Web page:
“If these walls could talk.” We tend to think of augmented reality (AR) as a technology that helps sighted users see more than is really there in their surroundings. But researchers are finding novel applications for AR to help those who have lost their vision as well.

A recent series of experiments by researchers at the California Institute of Technology (Caltech) used off-the-shelf consumer hardware to create a system that allows blind users to navigate unfamiliar settings safely and with confidence. The system relies on a Microsoft HoloLens that scans the scene in front of the user, and renders a 3D map of the space. The researchers used the Unity game development platform, which supports head tracking and text to speech generation. They created a system in which objects can “talk” to the user, making it easy to walk to a chair in a room. The system is also able to warn the user of obstacles along the intended path. Perhaps most impressive was an experiment where users were asked to navigate an unfamiliar two-story building. The system would constantly adjust the “target” to a few feet ahead of the subject so that they followed a programmed path (much like a GPS route). The voice would say “follow me” as the user progressed along the path, and would call out turns, obstacles, and other useful information such as the presence of handrails on a stairway.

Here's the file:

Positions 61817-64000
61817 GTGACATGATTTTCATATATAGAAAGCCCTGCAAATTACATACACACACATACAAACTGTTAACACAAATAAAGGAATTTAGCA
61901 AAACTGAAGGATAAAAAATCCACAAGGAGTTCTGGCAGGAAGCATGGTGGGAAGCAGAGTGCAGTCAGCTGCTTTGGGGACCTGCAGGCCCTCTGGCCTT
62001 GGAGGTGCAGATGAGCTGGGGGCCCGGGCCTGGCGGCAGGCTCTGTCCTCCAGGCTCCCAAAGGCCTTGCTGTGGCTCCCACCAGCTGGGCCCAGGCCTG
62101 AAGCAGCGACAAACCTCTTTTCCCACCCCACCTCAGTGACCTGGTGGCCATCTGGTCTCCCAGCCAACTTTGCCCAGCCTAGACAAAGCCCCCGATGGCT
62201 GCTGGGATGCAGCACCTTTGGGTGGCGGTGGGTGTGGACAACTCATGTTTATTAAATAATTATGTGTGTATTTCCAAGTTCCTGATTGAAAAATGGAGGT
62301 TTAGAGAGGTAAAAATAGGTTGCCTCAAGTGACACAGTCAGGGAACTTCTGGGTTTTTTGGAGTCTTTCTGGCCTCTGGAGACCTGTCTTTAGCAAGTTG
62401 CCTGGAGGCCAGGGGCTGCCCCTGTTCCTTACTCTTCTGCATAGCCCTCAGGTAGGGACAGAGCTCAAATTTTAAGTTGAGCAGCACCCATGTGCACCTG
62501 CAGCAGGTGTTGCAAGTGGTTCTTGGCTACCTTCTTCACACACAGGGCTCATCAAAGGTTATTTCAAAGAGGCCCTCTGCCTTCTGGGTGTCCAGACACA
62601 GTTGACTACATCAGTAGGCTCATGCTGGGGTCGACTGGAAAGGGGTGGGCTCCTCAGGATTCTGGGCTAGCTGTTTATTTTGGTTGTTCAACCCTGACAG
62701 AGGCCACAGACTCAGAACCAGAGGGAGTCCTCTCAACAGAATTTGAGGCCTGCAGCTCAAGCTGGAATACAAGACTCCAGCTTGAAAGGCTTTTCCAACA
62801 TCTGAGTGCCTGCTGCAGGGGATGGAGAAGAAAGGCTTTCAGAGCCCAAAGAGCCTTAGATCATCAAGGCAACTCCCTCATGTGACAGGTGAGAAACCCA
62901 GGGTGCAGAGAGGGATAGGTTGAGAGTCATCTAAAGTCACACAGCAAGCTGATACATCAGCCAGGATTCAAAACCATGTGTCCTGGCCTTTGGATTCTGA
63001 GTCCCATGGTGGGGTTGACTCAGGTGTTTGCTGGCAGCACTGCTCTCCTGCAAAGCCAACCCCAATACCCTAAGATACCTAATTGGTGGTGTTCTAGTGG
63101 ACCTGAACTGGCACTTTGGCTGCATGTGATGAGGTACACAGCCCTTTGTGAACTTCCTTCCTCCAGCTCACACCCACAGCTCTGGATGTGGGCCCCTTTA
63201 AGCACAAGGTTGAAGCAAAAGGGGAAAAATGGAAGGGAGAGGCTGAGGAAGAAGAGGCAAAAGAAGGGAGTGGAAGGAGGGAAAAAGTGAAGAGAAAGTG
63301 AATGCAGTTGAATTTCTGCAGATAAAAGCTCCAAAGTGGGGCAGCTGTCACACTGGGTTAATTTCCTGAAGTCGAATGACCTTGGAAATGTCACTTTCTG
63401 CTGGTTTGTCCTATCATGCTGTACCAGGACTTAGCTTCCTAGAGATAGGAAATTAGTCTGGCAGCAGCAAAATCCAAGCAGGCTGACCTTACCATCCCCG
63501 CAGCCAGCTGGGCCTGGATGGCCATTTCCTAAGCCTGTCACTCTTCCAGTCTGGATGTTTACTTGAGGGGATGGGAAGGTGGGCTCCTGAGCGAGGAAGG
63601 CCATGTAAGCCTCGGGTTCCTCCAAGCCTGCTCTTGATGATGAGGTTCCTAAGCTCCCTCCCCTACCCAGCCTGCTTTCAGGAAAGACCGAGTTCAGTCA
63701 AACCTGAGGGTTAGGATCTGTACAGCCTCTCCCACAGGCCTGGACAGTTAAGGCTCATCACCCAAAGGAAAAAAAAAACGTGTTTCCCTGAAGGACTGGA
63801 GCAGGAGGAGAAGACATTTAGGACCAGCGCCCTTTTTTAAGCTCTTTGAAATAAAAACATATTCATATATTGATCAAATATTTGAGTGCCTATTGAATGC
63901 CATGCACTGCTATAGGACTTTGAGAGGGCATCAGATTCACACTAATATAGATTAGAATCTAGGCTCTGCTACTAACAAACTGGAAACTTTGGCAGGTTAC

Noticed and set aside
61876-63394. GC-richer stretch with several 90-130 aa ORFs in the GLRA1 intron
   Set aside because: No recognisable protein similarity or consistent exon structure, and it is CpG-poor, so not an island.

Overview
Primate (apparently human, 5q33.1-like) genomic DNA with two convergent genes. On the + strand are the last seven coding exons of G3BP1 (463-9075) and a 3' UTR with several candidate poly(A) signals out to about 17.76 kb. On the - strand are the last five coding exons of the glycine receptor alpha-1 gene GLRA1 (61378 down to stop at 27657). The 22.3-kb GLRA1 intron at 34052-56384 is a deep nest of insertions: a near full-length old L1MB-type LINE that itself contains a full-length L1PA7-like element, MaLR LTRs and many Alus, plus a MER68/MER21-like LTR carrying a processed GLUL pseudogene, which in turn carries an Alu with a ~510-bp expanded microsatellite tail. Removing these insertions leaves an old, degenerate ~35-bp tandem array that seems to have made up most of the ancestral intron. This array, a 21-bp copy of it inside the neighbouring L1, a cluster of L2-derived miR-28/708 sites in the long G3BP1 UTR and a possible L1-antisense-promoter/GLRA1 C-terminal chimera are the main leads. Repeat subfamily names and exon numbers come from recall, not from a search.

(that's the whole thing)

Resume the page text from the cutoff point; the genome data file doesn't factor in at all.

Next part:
The researchers ran blind test subjects through a series of activities. They provided no training on the system before the exercises. Using the system, the subjects were able to walk directly to a chair located in a random location in a room; it took them far longer to find the chair using just their cane. And all the subjects were able to quickly complete the long navigation exercise (with paths shown in the illustration above).

This is a remarkable demonstration of how relatively low-cost devices can be put to new uses and solve significant real world problems. If such a wearable system could become widely available, it would be a boon to millions of people with limited or no vision, giving them new freedom and confidence to move freely about in the world.